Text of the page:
20150321 – Keeping it simple

I wrote last time about the problem of how to interpret DNS responses, in particular faced with the NTP pool etc.

Since then things have only gotten even more hairy, for instance a number of correspondents have pointed out other NTP-server pools and my idea for a heuristic for dealing with such pools have not held up under real-world testing.

There is a certain perverse satisfaction in ripping out code you have spent a lot of time writing, similar to destroying the sand castle before going home from the beach, but despite Fred P. Brooks strong admonition, I still find it very hard to toss my prototypes.

Starting from scratch, I have come up with a much simpler and more robust algorithm. In pseudo-code, the outline looks like this:

For each server-argument:
    Do DNS lookup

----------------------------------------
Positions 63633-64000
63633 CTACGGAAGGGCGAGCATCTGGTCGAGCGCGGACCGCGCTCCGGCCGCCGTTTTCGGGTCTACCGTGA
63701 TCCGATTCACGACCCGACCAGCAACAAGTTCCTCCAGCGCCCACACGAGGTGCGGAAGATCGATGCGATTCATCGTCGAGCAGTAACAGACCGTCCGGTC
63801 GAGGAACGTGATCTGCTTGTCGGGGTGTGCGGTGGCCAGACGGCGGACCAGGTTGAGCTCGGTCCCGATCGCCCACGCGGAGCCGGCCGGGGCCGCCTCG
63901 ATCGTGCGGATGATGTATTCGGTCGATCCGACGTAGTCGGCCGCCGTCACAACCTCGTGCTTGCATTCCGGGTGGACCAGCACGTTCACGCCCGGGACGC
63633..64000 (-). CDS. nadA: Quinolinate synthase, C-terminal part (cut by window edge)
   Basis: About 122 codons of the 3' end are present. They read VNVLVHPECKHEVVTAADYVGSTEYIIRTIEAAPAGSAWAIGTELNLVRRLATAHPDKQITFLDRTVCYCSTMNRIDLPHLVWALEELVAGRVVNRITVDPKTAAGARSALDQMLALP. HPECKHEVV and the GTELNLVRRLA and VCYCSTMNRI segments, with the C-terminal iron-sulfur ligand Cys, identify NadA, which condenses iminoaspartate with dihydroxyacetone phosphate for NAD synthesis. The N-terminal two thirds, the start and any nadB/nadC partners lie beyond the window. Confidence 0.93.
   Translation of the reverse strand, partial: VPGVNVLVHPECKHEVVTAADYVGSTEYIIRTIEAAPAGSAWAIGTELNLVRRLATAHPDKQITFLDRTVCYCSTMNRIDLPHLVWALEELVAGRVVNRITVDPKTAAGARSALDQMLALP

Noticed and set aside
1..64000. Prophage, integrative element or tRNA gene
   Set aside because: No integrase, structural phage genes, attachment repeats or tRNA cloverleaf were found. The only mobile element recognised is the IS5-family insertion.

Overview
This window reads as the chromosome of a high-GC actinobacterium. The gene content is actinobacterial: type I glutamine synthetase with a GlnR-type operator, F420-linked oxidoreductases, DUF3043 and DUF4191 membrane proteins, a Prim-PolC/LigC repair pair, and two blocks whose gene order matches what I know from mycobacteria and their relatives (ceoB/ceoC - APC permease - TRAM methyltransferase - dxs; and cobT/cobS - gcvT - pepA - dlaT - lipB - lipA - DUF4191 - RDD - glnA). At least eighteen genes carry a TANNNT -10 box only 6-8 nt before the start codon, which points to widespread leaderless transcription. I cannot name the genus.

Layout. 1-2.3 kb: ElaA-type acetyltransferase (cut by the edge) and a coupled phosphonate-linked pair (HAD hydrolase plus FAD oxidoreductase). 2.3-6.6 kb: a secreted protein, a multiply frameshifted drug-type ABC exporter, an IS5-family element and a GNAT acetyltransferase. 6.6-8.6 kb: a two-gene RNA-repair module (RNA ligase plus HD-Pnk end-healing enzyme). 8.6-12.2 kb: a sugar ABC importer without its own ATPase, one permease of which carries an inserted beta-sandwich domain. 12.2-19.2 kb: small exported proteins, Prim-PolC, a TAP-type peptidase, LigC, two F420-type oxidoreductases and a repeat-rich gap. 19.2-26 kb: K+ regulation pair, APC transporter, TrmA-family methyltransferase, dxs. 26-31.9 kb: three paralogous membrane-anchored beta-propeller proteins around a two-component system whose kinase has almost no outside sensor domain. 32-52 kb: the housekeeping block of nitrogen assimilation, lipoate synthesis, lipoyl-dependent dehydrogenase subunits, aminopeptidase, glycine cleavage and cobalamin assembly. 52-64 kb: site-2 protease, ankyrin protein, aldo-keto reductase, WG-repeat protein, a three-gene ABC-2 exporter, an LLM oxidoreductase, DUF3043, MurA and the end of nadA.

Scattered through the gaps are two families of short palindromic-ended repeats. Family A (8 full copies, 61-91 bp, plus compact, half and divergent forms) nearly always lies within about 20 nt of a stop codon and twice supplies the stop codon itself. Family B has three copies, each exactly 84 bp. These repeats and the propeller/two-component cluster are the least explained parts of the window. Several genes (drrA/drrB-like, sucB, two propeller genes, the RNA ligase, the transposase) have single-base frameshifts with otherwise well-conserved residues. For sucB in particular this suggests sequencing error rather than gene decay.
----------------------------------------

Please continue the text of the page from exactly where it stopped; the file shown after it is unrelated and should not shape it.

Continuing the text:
Create one peer per IP number.
    while (1):
       Poll next peer
       if reply is "Kiss-Of-Death":
           Blacklist peer one day
       If we lost quorum, or X seconds has passed:
           Remove peers which have not been in DNS response for a week
           Disable peers which have not been in quorum for X seconds.
           Perform DNS lookup
           While there are less active peers than IP# in DNS response
             AND there are new IP#s in DNS response:
               Create new peer.
           While #peers > #IPs in DNS response:
               Remove peers not in DNS response in reverse usability order.
               (blacklisted -> disabled -> worst time source)